Indiana laws permit public officials to use personal email accounts for government business, so it does not appear that vice-president Mike Pence violated any laws when he opted to use his personal AOL account to communicate sensitive governmental information; however, he certainly thwarted the state's open records laws, and also exposed that information to hackers who made off with it.
Pence's office in Washington said in a written statement Thursday: "Similar to previous governors, during his time as Governor of Indiana, Mike Pence maintained a state email account and a personal email account. As Governor, Mr. Pence fully complied with Indiana law regarding email use and retention. Government emails involving his state and personal accounts are being archived by the state consistent with Indiana law, and are being managed according to Indiana's Access to Public Records Act."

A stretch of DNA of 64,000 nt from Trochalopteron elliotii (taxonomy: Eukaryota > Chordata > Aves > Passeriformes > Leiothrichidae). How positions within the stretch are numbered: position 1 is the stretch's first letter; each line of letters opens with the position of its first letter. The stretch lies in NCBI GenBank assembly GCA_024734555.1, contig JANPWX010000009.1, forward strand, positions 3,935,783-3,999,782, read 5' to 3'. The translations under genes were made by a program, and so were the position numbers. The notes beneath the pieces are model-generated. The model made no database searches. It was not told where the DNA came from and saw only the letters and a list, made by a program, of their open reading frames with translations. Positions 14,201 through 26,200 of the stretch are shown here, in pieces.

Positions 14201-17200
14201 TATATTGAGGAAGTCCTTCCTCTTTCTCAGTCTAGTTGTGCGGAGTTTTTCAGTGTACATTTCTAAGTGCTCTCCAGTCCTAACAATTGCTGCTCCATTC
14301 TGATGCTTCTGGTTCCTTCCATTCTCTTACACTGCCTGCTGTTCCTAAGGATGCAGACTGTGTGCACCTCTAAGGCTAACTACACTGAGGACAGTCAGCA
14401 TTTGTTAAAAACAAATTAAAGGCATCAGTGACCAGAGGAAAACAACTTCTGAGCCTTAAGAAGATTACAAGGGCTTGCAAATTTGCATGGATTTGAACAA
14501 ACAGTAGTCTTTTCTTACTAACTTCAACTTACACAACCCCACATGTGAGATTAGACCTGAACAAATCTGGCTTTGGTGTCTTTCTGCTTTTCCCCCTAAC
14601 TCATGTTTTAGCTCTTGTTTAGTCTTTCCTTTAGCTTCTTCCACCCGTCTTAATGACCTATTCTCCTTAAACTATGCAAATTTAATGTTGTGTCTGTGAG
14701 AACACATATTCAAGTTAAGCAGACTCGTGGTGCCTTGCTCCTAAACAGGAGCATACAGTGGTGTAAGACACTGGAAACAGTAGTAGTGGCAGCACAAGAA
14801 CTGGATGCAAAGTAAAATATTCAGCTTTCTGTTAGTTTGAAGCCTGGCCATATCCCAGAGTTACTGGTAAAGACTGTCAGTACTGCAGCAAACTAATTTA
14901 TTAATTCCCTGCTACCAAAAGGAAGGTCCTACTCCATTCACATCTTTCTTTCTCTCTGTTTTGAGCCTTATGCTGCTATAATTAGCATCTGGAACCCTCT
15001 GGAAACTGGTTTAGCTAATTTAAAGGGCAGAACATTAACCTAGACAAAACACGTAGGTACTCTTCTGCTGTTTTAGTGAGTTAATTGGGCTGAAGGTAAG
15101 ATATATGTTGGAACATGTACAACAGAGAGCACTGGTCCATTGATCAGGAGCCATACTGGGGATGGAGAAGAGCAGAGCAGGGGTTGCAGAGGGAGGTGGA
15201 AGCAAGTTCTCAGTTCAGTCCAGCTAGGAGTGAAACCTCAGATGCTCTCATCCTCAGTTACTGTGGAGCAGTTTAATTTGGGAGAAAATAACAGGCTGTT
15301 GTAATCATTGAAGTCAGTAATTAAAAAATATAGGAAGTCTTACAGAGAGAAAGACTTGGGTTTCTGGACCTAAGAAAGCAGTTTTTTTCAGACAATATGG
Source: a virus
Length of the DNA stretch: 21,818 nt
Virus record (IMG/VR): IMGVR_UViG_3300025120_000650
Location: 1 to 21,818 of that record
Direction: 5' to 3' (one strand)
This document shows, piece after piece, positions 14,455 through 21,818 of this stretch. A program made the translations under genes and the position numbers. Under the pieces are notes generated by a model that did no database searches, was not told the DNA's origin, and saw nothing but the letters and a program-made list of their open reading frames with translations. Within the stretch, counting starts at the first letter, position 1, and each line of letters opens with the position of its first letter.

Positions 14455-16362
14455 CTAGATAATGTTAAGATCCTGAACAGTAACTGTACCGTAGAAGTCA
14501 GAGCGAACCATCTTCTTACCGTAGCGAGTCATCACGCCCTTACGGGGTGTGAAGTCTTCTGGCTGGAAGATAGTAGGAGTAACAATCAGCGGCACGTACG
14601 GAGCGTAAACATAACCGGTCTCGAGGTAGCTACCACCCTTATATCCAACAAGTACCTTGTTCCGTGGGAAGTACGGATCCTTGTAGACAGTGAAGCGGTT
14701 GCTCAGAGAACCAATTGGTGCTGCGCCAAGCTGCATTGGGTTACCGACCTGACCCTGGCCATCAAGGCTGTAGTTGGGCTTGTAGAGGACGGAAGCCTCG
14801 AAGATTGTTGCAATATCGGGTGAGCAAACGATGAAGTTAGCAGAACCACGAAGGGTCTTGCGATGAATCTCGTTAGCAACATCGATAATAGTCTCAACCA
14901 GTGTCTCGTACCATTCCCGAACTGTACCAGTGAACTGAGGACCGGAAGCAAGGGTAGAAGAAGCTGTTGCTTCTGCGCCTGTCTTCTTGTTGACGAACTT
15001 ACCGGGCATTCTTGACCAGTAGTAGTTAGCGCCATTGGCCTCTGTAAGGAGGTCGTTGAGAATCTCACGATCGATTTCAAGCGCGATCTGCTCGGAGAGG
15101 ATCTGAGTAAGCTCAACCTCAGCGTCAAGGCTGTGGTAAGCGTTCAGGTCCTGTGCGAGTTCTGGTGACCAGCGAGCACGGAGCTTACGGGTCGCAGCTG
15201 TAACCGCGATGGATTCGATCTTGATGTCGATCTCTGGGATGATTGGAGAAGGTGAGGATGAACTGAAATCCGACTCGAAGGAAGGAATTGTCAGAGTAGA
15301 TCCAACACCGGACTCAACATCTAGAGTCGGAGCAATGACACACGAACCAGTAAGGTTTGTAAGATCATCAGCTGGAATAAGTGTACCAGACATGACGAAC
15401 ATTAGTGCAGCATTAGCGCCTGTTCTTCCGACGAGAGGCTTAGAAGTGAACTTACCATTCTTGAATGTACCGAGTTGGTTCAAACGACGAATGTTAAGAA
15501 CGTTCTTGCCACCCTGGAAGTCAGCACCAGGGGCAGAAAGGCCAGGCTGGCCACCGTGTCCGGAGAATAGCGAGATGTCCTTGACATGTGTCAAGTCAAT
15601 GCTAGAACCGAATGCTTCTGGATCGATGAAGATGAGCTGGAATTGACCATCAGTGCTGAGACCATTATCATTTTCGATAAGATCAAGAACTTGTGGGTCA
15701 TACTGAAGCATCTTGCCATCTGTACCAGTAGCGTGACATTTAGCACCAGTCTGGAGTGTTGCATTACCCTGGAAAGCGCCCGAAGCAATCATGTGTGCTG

Indiana Gov. Eric Holcomb's office released 29 pages of emails from Pence's AOL account, but declined to release an unspecified number of others because the state considers them confidential and too sensitive to release to the public.
That's of particular concern to Justin Cappos, a computer security professor at New York University's Tandon School of Engineering. "It's one thing to have an AOL account and use it to send birthday cards to grandkids," he said. "But it's another thing to use it to send and receive messages that are sensitive and could negatively impact people if that information is public."
Pence used personal email for state business — and was hacked
(Images: Mike Pence, Gage Skidmore, CC-BY-SA)